When your options feel limited, you feel limited. You begin to question yourself and your judgments. Your life becomes a drag, and you blame it on your teachers. Then, as adults around you question your failures in school, you begin to blame it on yourself, whether or not your struggles are justified.
The academic culture at East Chapel Hill High School is toxic. We cannot escape it, so we have two options: resist the urge to conform, or submit and accept your fate. This leads to the primary consideration:why is our modern educational system the way it is?
A multi-degree graduate from Stan- ford and a vocal critic of higher education, technologist Peter Thiel has written on the topic extensively.
“Our educational system both drives and reflects our obsession with competition,” said Thiel, in his book “Zero to One.”
This competitive ideology that pervades our culture, and more specifically schools like East, distorts our thinking, destroys our dreams, and ruthlessly replaces passion with drone-like obligation.
A small group of students do thrive academically, but at what cost to their personal fulfillment? The rest are relegated to conformity, whether they want it or not. In this case, conformity means a normal college education, a normal job, an average life – and there is nothing wrong with this – but often people are forced into this regardless of what they truly desire.
To identify exactly why East’s culture has transformed into this, we must look at the core values of ECHHS, the district and more broadly, modern education.
There are three major reasons for this malignancy present in academic culture. The first is the ultimate control that teachers and administrators have over both the present and future lives of students.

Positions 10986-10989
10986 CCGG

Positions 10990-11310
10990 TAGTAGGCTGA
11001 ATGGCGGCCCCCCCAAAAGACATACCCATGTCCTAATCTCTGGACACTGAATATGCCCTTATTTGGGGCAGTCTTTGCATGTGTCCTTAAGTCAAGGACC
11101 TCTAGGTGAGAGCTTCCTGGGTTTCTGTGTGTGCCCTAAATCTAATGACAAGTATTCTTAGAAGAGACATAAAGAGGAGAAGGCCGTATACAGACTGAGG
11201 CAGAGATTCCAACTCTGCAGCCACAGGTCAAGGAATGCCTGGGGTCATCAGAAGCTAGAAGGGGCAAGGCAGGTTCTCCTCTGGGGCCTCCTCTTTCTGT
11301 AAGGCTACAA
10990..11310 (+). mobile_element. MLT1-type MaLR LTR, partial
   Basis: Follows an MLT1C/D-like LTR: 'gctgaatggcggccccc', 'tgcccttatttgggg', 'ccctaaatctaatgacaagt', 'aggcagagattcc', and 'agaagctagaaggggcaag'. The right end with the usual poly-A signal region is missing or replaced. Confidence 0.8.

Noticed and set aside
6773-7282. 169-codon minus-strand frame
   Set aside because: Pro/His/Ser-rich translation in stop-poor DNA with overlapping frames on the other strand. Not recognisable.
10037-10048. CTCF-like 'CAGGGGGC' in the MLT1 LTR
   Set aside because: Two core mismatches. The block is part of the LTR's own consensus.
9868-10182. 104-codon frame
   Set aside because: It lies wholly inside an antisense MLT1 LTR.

The second is the various focuses and methods employed to teach, more specifically, how they are often not conducive to many learning types, and often exclude and serve to disadvantage a large number of students.
Whether through standardized testing, high academic rigor and expectation, and the need to be a “well-rounded” student, very few thrive – and thriving academically does not mean you are person- ally fulfilled.
Finally, a lack of choices and alternative options for students. At East and other competitive schools, the primary function for a school is to bolster and legitimize their own image, and to manufacture college students, and ultimately a workforce. East’s administration has immense pressure both to the district, and to parents, to retain our rating as the No. 1 NC Public School, and maintain our primacy in APs and test scores.
Students are seen as inferior for pursuing admission at colleges like ECU, Appalachian State, or UNC-W (all which provide great educations), but appear below the “dignity” of someone from East.
College is made to be the only option for a student, anything else is considered inferior, and while this opinion is not publicly voiced, it is implied.
However, ask yourself: does the institution you are legally compelled to attend every day truly serve you and your core values?
Your interests, your future, and your well being depend on it.
By Colin Bethea, Social Media Editor